Professional corporate travel

We provide a trusted, professional but discreet service to our business and corporate clients in Salcombe, with impeccable chauffeur driven cars as well as luxury people carriers to Salcombe based UK Companies, international business and discerning private clients, travelling to and from London.

Cars Exec offer cars to and from important meetings, a meet and greet service from major airports and train stations across mainland UK. as well as a daily commute service locally, or long distance to London and other UK cities

Find out more about our Business and Corporate Chauffeur Service

 

Special Event Chauffeur Services in Salcombe

Want to make your special event even more stylish? We will sweep you off to a day at the races, a concert, a birthday treat or even a proposal in our comfortable, luxurious cars. Just sit back and relax as you ride in style in executive chauffeur driven hire,

  • Wimbledon.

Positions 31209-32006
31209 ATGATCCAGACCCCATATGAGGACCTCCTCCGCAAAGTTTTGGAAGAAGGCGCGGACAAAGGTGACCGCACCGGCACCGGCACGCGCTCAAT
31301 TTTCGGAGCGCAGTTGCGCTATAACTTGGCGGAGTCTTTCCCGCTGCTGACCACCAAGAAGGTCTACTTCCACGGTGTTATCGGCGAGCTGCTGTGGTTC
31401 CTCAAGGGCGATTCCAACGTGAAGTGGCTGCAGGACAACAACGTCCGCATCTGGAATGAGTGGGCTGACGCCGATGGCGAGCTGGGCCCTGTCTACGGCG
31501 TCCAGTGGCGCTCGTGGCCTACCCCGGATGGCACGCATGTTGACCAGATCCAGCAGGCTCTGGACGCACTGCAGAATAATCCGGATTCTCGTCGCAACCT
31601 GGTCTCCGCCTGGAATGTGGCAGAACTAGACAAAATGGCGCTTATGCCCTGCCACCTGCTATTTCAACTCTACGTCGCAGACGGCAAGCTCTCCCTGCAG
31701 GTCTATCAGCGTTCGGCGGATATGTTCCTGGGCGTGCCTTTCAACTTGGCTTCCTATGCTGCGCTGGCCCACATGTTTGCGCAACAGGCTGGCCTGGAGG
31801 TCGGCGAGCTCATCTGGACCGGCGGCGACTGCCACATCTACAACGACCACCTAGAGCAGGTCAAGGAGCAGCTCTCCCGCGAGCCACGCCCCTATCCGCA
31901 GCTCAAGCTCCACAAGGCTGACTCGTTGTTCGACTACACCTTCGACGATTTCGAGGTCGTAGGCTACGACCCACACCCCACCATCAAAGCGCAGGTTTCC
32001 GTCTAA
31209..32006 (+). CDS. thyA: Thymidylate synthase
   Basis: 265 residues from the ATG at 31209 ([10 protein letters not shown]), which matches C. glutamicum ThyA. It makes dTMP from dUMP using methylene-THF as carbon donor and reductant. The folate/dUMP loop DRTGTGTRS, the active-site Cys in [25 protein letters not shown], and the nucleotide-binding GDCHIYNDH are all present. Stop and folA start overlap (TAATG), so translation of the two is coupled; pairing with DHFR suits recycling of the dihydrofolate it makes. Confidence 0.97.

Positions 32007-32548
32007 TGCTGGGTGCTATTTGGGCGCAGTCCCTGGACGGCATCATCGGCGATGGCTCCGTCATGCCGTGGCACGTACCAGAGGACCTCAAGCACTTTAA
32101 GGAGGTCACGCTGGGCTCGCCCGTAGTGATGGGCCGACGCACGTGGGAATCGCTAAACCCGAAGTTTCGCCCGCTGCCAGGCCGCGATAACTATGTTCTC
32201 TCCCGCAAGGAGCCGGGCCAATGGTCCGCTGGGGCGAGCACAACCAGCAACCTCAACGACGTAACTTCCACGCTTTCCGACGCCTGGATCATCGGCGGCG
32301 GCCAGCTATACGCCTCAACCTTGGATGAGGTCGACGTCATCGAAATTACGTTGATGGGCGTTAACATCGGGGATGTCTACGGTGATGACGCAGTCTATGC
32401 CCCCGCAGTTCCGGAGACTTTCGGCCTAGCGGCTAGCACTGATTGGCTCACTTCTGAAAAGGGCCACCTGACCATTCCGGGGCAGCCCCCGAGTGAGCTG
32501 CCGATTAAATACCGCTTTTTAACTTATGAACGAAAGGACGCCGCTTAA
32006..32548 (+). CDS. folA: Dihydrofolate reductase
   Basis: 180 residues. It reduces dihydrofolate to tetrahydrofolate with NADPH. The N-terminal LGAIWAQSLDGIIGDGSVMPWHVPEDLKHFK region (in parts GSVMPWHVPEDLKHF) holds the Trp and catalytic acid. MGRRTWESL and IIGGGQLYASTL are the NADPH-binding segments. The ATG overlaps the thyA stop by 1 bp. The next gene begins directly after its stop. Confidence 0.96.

• Birthday Treat / Surprise.
  • Ascot.
  • Silverstone.
  • Wembley / O2 Arena.
  • Anniversary celebrations.

Our VIP car service is the perfect prestige car hire service for you if you want to make the right impression, but at comparable taxi prices.

Find out more about Salcombe

Salcombe​ in Devon

Salcombe was once a major port for the fruit trade and, over the years, has found fame as a safe haven for family holidays and visiting yachtsmen.

It is situated at the southern end of the Salcombe Estuary; the estuary is, in fact, a ria which is a landlocked, salt water inlet, with beautiful, safe, sandy beaches. The whole area is a Marine Site of Special Scientific Interest, a Marine Local Nature Reserve and an Area of Outstanding Natural Beauty.

The town’s extensive waterfront and the naturally sheltered harbour formed by the estuary gave rise to its success as a boat and shipbuilding and sailing port and, in modern times, tourism especially in the form of pleasure sailing and yachting. The town is also home to a traditional shellfish fishing industry.